As Brian Adrian stands atop a 42-foot ladder on a Dallas construction site, the alarm on his mobile phone rings. It’s time to call his wife, so he secures his grip and hits speed dial. Almost 4,000 miles away in Honolulu, Amy Aapala gets her cheery 7 a.m. wake-up call.
After she has had a few minutes to properly wake, he calls again and they talk for a few precious moments before Aapala prepares for work as VP for customer service at Hawaiian Telcom.
The wake-up calls are one of the many ways Adrian supports his wife. Such collaborative marriages are vital to many successful women in Hawaii, but the support system often goes beyond the marriage to include grandparents, aunties, children and friends. In fact, it seems almost impossible to balance a
family and a high-powered career without such a support system.
“Knowing her position and her job, I guess the biggest thing I try to do is make sure it’s as easy as possible, so that when she gets home from work, she doesn’t have to worry about anything in the household,” says Adrian, who lives half of each month in Texas while running his construction company, and the other half in Honolulu with his wife. They were high school sweethearts in Michigan and got together again eight years ago after both were divorced.
Aapala laughs and says her friends want to clone her husband. Not only does he wake her every morning – even when he’s thousands of miles away – he cooks, cleans, vacuums and often brings flowers.
“My husband and I have a unique relationship,” agrees Aapala. “He shares his time back and forth with his children on the mainland and still runs his own construction company. … Every time he leaves, he prepares enough frozen meals for me, so I just have to pop them in the microwave.”
It’s been said that behind every successful man is a good woman, but these days you can flip that old saw and point out that behind successful women are men unafraid to throw in a load of laundry, wield a vacuum cleaner, pick up dinner or, better yet, cook it.
“I love my job, but it’s really difficult for women,” says Kalei Cadinha-Puaa, president and COO of Cadinha & Co., a Honolulu investment-counseling firm.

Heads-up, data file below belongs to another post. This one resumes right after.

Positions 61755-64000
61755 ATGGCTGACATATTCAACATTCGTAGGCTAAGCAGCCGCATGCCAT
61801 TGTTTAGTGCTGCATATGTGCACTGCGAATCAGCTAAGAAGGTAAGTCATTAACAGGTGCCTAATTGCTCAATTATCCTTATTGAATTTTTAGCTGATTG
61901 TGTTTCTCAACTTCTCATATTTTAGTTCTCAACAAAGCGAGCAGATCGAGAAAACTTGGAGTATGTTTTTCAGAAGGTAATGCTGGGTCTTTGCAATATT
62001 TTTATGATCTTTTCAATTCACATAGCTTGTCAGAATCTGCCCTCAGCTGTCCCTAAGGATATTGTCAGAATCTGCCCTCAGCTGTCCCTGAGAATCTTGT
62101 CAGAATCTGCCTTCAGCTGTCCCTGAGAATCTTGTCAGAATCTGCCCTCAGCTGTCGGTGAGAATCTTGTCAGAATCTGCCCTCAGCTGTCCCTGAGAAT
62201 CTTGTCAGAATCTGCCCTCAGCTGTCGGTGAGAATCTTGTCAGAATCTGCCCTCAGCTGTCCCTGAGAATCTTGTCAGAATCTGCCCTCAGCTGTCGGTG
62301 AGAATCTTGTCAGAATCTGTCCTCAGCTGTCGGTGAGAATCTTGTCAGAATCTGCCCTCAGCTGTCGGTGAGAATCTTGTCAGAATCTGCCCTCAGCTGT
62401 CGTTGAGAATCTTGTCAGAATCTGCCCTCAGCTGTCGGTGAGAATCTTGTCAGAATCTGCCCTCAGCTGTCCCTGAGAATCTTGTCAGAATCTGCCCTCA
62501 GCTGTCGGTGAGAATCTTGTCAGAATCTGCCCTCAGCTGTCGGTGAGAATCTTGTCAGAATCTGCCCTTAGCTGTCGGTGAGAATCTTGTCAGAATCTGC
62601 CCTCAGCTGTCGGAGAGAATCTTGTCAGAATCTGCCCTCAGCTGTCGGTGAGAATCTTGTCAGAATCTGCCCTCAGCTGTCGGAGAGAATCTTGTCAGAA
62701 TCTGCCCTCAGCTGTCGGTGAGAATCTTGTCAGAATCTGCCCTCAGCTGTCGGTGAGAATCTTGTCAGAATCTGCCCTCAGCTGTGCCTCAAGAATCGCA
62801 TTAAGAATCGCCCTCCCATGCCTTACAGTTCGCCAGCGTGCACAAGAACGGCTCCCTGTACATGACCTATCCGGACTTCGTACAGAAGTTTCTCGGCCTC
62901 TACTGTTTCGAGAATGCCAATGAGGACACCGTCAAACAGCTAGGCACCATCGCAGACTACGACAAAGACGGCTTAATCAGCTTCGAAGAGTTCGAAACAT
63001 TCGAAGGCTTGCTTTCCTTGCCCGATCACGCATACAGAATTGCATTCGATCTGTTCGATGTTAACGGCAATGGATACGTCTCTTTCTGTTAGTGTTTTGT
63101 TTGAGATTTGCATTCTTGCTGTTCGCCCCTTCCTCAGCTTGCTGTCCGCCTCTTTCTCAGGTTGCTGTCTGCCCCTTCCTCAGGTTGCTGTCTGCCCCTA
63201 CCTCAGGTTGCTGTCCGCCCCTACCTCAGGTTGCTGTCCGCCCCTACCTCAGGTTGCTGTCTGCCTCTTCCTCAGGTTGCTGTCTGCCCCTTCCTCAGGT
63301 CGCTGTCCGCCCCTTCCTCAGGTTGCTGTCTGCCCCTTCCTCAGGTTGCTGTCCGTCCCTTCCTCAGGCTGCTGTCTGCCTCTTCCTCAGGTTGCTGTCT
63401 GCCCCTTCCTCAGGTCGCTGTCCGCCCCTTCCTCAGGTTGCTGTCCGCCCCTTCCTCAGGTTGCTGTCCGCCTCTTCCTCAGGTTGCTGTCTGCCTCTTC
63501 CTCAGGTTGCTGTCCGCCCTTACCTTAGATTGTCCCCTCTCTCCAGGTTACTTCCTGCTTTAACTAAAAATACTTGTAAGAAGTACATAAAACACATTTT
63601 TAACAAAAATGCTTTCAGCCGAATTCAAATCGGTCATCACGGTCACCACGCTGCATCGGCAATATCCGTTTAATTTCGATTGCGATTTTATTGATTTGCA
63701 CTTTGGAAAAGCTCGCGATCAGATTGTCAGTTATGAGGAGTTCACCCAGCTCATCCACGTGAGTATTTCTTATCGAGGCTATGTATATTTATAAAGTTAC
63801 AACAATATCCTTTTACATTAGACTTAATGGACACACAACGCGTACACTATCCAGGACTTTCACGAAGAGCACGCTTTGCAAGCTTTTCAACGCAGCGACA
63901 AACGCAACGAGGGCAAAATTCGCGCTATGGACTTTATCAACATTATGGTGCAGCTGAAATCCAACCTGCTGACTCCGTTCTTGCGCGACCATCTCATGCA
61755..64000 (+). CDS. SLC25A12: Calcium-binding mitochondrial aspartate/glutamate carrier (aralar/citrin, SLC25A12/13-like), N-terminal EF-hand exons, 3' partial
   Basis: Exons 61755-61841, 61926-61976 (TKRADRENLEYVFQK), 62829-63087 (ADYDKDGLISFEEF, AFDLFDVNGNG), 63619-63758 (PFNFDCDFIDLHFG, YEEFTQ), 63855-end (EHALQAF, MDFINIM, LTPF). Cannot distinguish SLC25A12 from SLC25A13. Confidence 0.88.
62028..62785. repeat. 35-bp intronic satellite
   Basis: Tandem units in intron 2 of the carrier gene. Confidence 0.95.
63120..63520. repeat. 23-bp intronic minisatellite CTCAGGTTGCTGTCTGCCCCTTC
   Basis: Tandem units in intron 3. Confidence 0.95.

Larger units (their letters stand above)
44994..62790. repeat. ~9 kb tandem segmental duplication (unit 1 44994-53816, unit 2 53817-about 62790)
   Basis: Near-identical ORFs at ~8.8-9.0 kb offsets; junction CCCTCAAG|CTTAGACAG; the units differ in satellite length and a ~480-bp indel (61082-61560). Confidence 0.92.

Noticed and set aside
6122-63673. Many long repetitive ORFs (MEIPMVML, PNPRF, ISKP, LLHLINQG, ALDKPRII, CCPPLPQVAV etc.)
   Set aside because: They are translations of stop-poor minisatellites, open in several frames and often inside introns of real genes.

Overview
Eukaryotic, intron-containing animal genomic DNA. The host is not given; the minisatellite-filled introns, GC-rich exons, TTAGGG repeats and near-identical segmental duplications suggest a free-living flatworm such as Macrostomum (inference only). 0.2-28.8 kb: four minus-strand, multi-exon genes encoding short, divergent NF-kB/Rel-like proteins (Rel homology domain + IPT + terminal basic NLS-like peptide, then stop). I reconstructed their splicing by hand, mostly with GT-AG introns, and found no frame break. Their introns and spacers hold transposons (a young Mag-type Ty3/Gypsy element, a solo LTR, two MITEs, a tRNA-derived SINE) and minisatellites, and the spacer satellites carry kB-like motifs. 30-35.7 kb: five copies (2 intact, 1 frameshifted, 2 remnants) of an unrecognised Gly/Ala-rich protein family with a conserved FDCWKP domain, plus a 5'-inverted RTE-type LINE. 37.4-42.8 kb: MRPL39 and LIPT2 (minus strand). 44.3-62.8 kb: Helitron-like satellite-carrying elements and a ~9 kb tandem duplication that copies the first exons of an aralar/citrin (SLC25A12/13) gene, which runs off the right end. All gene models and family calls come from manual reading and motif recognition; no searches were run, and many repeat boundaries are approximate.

Her family of six lives by the 4-by-6-foot white board in the living room, which lists in detail the weekly schedules of mom and all four children – ages 16, 15, 10 and 2. With days that start at 2:30 a.m., when the financial markets open in New York, and often end after 10 p.m, Cadinha-Puaa’s life has to revolve around organization and shared responsibility. While the children – except the 2-year-old – are all counted on to list their daily activities on the white board, mom fixes lunches and breakfast, dad does after-school pickup. Grandma – Kalei “Tutu” Cadinha, who is just two houses away – steps in for extra support.
Without her husband, Aloha Petroleum plant manager Ricky Puaa, handling any and all house and car repairs, Cadinha-Puaa wouldn’t have the time and energy to organize meals and cook on Sunday to prepare for the week.
“It’s not easy for significant others,” Cadinha-Puaa admits. “There’s frustration that comes with that because of both of our long hours. Sometimes everyone doesn’t eat till after 9 o’clock when the older children get home from their activities.”
The saving grace? Weekends are sacrosanct family time.
Successful individuals with challenging careers sometimes have trouble making a marriage work, says relationship counselor Renee Rokero.
“In order to get to that place where you do have a high-powered career, that person is driven, career-oriented, a workaholic, highly intelligent, and used to having her or his own way. All those traits can make it difficult to have a relationship,” Rokero says.
What helps, she says, “is effective communication, listening, spending quality time together, responding to one another’s feelings and sharing each other’s interests.
“This is no different than the format for every healthy relationship, but sometimes high-powered people are so busy they don’t have time. It’s not that they don’t have problems, but sometimes they just don’t have the time to deal with them.”
When Jan and Patrick Sullivan decided to work together 12 years ago at Oceanit, the high-tech company he founded in 1985, they were unsure if it was a good idea. She’s an attorney and an expert at refining city government operations; he’s a Ph.D. engineer full of ideas for products that solve modern technical problems. It turned out their skills were a good balance.
“You have the CEO who is the visionary out there in front pushing the company forward, and then someone more operational, like myself, keeping the wheels running and taking care of the day-to-day crises,” says Jan Sullivan, who leads projects and the company’s 160 employees, who are spread from Hawaii to the mainland. “We bring complementary skill sets to running the company. It’s something that’s an important element in a lot of successful businesses.”
More and more women have ambitions, get professional and advanced degrees, and climb the career ladder. Their success often depends on
the people by their sides, especially when they have children.
“(Facebook COO) Sheryl Sandberg says that one of the most important decisions a woman can make is who she ends up marrying,” says Sullivan. “Having a spouse who is supportive and can pick up the pieces if you are dropping them, is a critical thing. Pat has always been supportive and always helped me whenever I’ve needed help in the everyday things – without complaining if things don’t get done or if the house is not run perfectly. That’s part of the compromises. You support each other where you can.”